This Saturday I finally cashed in on my greatest birthday present to date - I went to Lowes Motor Speedway in Charlotte NC and drove a Winston Cup car (I mean NEXTEL CUP)! I can't begin to tell you how much fun I had and what a thrill it was. It wasn't thrilling in the "I was scared for my life" sort of way, but rather just to get a taste of what it was like to go that fast with that much horsepower under you was unreal.After reading this, feel free to check out the video I made of the experience.
The program was with The Richard Petty Driving Experience, and after some instruction I started out with a 3-lap ride-along, driven by one of the Petty instructors. I was able to get in the #8 Budweiser Chevy (just a nice bonus), and the acceleration in that thing was astounding. Going into the turns took your breath away as the g-forces pulled you up the track towards the wall, yet the car just stuck and went on around. I imagine that we went at least 165 miles an hour, and it was as smooth as can be. My legs were weak when I got out of the car, but 3 laps was nowhere near enough.
Soon it was time for my 8 laps driving, by myself (I thought that there was going to be an instructor in the car with me). They make it very easy for you - simply follow the pace car in front of you, staying right in their tracks. They pick the best line around the track, and as you show them that you can keep up, they will speed up. At first I was just amazed to be driving - it seemed surreal, and I had to remember that they wanted me up close to the pace car. As we got going faster and faster, all I could do was grin and yell for joy. It was not very hard to control the car - they are built to go fast and turn left, after all. But it was a thrill to go that fast, that near to being out of control, yet feel like the car would do whatever you want.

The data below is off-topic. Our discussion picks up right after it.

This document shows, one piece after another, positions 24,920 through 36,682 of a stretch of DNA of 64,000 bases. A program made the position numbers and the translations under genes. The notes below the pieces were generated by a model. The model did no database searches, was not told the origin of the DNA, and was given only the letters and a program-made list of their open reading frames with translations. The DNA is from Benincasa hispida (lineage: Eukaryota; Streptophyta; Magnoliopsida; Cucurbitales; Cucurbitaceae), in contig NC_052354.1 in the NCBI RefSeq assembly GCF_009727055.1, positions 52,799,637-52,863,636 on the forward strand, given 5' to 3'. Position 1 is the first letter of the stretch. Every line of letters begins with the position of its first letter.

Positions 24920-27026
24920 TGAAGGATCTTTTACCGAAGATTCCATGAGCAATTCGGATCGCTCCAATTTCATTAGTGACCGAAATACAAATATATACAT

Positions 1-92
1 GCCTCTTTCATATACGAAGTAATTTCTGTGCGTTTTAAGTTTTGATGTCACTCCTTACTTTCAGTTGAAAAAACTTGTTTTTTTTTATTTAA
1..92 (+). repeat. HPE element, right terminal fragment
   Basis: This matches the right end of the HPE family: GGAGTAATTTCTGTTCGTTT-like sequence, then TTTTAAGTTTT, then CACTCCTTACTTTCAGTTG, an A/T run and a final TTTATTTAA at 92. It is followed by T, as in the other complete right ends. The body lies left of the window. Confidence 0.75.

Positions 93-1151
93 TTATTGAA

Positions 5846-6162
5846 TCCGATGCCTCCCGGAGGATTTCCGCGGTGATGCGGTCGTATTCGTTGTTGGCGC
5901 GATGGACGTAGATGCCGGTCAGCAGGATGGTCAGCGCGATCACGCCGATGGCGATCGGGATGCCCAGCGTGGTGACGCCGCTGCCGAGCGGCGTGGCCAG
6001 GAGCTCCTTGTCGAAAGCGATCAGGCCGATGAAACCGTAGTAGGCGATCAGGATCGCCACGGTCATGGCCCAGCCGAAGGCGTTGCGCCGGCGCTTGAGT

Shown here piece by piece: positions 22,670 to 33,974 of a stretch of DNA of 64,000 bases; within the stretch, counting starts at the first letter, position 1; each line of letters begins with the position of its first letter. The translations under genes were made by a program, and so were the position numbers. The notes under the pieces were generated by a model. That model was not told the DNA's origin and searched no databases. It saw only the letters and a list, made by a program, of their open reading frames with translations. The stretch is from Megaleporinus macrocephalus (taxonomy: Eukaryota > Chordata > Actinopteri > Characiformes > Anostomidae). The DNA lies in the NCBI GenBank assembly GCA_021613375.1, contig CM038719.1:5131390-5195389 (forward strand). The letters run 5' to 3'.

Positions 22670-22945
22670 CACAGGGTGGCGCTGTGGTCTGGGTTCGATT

The image that sticks in my head the most is being in the middle of turn 3 - you just feel swallowed by the track because the banking is so high - you see pavement above and pavement below. (At the start of the day they took us around the track in a 15-passenger van, and at one point they stopped in the middle of a turn, and you just sort of hung there sideways).
As I got more comfortable, the speeds picked up, and it began to feel like I was really doing it. They had rules about when to get out of the throttle (there were cones on the track for when to give it gas and when to ease up in the turns), and the longer I went, the harder it was to hold off on mashing the gas until getting to the proper cone.The power that those cars have is unreal. In my car, you can be going fast and give it gas and it takes a little while to respond. There is no wait time with these. You hit it, the car GOES! After driving, I was tempted to think, "That's not so hard, what they do each Sunday." Then I remembered that their top speeds are more than 60 miles an hour faster, and they do it with 43 other cars all around them. Not that easy.
I noticed that a lot of the folks there had their friends/family/wives take a ride-along, and so I asked Diane if she wanted to take a ride-along. How often would we have this chance? So, after thinking a moment, she took me up on it, signed up, and soon was off for her own ride. I was glad that she was brave enough to try it, and she had a great time.Jacob was there, too, and unbelievably he slept through most of it! My friend Chris has a great blog post about taking his son to a race, and his contentment in noise is a picture of our opportunity to rest in Christ.
So, thank you to everyone who contributed towards this awesome gift. Special thanks to Diane and to Brian Walker, who organized the gift and who went with me to cheer me on. I hate to say it, but I think I need to do this again someday!